First, their decision to remain in Arizona assumes that the market will rebound soon. If the Price’s target sales price is $450,000, then their home would have to grow by 100% from its current value of $225,000 to achieve their objective. The real estate market does not work the same as the equities market, where stocks have the capacity for quick growth. This type of market appreciation over two or three years has never happened in the history of the real estate market. Even worse, the average annual growth rate for single family homes nationwide since 1948 is under two percent. But let’s assume for a moment that home values rebound, and increase at a healthy five percent each year. It would take 14.2 years to reach the Price’s target sales price. By that time, the grandchildren will be much older, and may not likely be living together with mom and dad anymore. But, let's assume they have the patience for this and have in their sights a sales price of $450,000 as their highest priority. Assuming a five percent appreciation rate for the home, and a four percent inflation rate for the next 14.2 years, the present value of $450,000 in 14.2 years is $258,000. When you factor in the higher difference in the real estate sales fees, the Prices will net about the same as the value of their home in 2009.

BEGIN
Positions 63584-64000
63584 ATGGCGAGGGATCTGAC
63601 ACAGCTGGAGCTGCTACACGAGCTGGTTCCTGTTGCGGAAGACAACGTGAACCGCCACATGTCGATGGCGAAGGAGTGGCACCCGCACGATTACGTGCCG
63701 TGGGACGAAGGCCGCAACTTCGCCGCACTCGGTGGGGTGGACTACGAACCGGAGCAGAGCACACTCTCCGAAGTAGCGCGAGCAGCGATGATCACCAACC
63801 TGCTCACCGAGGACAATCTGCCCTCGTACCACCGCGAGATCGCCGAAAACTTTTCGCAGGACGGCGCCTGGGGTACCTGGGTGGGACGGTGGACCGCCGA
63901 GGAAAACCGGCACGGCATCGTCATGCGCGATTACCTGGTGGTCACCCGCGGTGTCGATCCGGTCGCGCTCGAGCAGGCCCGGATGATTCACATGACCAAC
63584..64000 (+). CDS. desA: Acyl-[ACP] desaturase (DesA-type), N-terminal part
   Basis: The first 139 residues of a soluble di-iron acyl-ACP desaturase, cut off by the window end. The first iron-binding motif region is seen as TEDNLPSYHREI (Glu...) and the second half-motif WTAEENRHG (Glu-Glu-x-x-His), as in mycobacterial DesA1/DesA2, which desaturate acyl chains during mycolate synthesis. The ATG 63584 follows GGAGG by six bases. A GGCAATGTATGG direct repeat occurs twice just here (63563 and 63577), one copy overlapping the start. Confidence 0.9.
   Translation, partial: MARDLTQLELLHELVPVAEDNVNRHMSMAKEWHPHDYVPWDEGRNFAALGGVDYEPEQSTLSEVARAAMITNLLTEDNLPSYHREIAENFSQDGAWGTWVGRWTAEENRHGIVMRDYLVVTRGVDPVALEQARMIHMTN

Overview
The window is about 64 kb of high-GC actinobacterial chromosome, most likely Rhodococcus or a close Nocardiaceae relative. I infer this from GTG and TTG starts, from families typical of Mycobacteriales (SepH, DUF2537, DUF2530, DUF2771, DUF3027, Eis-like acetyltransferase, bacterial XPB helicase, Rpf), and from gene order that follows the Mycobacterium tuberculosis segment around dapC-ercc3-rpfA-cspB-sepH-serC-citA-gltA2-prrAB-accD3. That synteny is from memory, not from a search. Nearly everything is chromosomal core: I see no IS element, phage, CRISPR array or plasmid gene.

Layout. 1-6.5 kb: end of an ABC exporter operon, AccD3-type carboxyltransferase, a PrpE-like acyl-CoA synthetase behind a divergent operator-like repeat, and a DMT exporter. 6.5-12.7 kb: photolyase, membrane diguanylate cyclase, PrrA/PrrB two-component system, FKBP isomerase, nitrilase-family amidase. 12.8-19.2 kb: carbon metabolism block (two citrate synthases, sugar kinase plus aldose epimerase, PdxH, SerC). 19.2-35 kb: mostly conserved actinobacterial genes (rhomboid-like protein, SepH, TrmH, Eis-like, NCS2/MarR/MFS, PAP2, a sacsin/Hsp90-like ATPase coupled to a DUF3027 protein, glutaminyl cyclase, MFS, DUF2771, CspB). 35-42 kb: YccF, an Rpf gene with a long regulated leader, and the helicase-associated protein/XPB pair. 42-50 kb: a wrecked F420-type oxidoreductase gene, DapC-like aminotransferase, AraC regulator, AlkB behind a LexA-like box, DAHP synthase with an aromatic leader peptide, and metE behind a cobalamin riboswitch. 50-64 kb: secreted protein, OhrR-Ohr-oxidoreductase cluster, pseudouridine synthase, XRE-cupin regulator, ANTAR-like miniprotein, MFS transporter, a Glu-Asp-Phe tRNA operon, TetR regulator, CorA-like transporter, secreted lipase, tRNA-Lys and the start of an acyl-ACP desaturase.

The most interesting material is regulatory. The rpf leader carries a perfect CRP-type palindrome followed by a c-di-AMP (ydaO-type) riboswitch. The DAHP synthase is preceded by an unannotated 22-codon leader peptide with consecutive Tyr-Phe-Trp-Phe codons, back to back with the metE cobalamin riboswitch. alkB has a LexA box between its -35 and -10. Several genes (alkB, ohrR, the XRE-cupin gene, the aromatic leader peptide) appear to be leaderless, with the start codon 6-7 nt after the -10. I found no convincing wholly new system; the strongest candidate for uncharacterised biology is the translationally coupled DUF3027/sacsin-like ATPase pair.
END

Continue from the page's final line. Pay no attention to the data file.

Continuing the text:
Another factor lost in the emotion of waiting for “their price” is the fact that real estate today is less expensive in Denver than it was three years ago, and that real estate will likely be more expensive 14 years from now. By waiting to get their price, the Price family might miss the opportunity to upgrade in a down market, and lose the opportunity to recover some of their loss. Keep in mind that real estate is valued when a willing and able buyer comes to terms with a willing seller. The value of $225,000 is not a loss of 50% because it is simply not a price that anyone would pay today. Too many sellers take the loss of home values personally. They focus on losses they do not control rather than take advantage of decisions they do control.

The emotion of real estate values can cloud clear thinking. Sellers in today’s market would be helped by getting advice from a comprehensive financial advisor who can detail several scenarios for them to help explore the most suitable courses of action.

Rich Arzaga is Founder and President of Cornerstone Wealth Management in San Ramon, California, a life planning company specializing in providing options and solutions for residential and commercial real estate investors. He is also an instructor in the nationally-recognized financial planning certification program at UC Berkeley, and teaches the Real Estate Investments course at UC Santa Cruz and UC Berkeley. Rich can be reached at rich@consultrich.com or toll free (888) 290-9900.Securities and Investment advice through Associated Securities Corp. (ASC), Member FINRA/SIPC and a registered investment advisor. Additional Advisory and Investment Services offered through Cornerstone Wealth Management Inc., a registered investment advisor not affiliated with ASC. CA Insurance License No. 0D92796